# Why does quantum phase estimation complexity scale with maximum representable energy?

In Quantum simulation of chemistry with sublinear scaling in basis size Ryan Babbush and other authors from Google Quantum team argue, when talking about performing Quantum Phase Estimation in 1st quantization, that

The reason for our greatly increased efficiency is that the complexity scales like the maximum possible energy representable in the basis.

But they do not really give a reason why this is the case or point to a reference to understand it better. Does anyone know why this is indeed true?

• I think the answer has to do with the Trotter approximation to handle non-commuting terms in the Hamiltonian decomposition. The larger the "weight" of each term, the worse the approximation, so to keep error in check you need to break the Hamiltonian down into more, smaller time slices, increasing time complexity. I will re-read the referenced paper some time today and post a proper answer tomorrow, unless someone beats me to it. ;) Dec 7, 2021 at 14:04
• Thanks a lot @jecado. I am confused though because they do not use Trotterization but qubitization. However, it's a good idea to try to track this sort of things. Thanks again! Dec 8, 2021 at 16:22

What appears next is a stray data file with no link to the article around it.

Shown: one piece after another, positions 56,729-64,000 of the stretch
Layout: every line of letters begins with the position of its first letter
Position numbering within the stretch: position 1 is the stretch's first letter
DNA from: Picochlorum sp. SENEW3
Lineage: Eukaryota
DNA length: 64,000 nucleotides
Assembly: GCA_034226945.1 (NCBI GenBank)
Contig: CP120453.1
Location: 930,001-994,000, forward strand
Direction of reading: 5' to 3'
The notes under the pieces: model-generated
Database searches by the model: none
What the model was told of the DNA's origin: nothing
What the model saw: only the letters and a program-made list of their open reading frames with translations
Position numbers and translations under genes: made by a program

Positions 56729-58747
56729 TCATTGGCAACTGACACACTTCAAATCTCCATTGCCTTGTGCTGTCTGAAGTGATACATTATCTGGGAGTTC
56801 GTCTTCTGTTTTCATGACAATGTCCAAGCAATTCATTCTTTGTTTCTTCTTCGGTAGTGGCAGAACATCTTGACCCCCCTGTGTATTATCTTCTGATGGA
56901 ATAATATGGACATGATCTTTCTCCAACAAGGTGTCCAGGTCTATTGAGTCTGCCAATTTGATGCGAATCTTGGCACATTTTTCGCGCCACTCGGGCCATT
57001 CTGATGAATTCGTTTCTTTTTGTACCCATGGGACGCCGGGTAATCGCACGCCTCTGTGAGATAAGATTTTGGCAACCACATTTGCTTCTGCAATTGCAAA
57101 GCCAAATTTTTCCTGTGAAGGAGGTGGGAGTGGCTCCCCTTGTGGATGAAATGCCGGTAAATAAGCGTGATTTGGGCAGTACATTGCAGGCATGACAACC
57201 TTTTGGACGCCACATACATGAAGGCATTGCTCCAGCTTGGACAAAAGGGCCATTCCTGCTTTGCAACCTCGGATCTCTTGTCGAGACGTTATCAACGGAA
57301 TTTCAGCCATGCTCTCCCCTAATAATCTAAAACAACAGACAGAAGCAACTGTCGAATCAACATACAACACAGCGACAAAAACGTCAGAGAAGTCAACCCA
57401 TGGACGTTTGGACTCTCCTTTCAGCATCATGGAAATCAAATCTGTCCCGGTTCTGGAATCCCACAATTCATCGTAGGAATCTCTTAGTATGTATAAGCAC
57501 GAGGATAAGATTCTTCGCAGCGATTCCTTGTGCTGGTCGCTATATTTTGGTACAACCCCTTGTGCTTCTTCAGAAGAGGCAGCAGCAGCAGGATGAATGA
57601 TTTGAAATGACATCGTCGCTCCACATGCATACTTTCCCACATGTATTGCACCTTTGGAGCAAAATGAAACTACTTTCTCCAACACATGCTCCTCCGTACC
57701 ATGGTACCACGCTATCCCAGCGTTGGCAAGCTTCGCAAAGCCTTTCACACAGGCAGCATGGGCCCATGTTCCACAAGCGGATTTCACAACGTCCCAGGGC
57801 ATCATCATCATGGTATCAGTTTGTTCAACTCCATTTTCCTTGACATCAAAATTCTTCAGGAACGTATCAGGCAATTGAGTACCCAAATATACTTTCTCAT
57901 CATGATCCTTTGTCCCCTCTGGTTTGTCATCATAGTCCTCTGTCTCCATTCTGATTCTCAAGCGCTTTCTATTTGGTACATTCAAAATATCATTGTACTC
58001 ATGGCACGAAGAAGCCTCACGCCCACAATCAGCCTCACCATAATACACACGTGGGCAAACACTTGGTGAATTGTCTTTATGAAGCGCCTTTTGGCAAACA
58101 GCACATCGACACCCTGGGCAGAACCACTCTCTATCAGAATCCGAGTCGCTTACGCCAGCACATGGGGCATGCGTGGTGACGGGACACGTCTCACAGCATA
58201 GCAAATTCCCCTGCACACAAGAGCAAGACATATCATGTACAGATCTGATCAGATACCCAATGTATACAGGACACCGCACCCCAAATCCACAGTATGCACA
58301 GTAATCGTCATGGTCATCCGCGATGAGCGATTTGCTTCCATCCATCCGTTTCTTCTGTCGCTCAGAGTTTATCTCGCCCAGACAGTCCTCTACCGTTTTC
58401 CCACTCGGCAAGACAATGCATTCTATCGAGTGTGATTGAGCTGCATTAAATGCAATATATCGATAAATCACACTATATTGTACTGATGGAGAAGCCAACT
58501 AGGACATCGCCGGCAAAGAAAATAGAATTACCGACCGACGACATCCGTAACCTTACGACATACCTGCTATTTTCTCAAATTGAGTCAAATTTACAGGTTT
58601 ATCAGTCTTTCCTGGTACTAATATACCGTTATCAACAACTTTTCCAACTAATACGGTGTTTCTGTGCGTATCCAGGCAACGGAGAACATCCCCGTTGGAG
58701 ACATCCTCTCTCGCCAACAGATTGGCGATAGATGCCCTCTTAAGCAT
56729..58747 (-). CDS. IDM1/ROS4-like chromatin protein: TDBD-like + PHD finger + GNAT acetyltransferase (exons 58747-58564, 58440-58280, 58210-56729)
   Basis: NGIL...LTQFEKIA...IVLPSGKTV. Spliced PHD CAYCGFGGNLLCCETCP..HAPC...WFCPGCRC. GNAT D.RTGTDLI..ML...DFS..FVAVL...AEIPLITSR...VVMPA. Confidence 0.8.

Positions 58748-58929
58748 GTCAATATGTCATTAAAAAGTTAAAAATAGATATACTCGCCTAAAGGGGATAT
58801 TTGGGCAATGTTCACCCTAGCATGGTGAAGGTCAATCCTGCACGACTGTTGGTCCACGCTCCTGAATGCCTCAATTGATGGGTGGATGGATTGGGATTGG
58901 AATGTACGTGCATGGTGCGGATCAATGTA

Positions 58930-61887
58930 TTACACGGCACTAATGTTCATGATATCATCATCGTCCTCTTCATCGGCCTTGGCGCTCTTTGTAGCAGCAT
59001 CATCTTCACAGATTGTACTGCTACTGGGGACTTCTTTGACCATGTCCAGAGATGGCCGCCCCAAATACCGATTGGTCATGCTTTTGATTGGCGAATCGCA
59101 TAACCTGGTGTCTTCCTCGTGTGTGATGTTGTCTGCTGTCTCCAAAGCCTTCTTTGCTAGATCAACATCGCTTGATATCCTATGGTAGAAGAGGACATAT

• Aye, not Trotterization, good catch. Their method has much better error scaling. But, the principle remains; they still need to break the problem into time slices to keep error constant. See my answer below. Dec 8, 2021 at 19:45

The overall complexity [of simulating $$e^{-i(A+B)t}$$ using the interaction picture formalism and the Linear Combination of Unitaries (LCU) method] depends on the value of $$\lambda$$, which is the sum of the weights of the unitaries when expressing $$B$$ as a sum of unitaries. To simulate within error $$\epsilon$$ the number of segments used is $$\mathcal{O}(\lambda t)$$, and [a cutoff energy introduces additional poly-logarithmic factors]. The complexity in terms of LCU applications of $$B$$ and evolutions $$e^{-iA\tau}$$ is therefore ... $$\mathcal{\widetilde O}(\lambda t)$$.
After Eqn. 13 they further argue that $$\lambda$$ in the interaction picture is fairly bounded by $$\mathcal{O}(\eta^{5/3} N^{1/3})$$, with $$\eta$$ the number of electrons and $$N$$ the number of basis orbitals. Around Eqn. 18 they argue the effective complexity of implementing each step is $$\mathcal{\widetilde O}(\eta)$$. This puts their overall complexity at $$\mathcal{\widetilde O}(N^{1/3}\eta^{8/3}t)$$, as claimed in the abstract.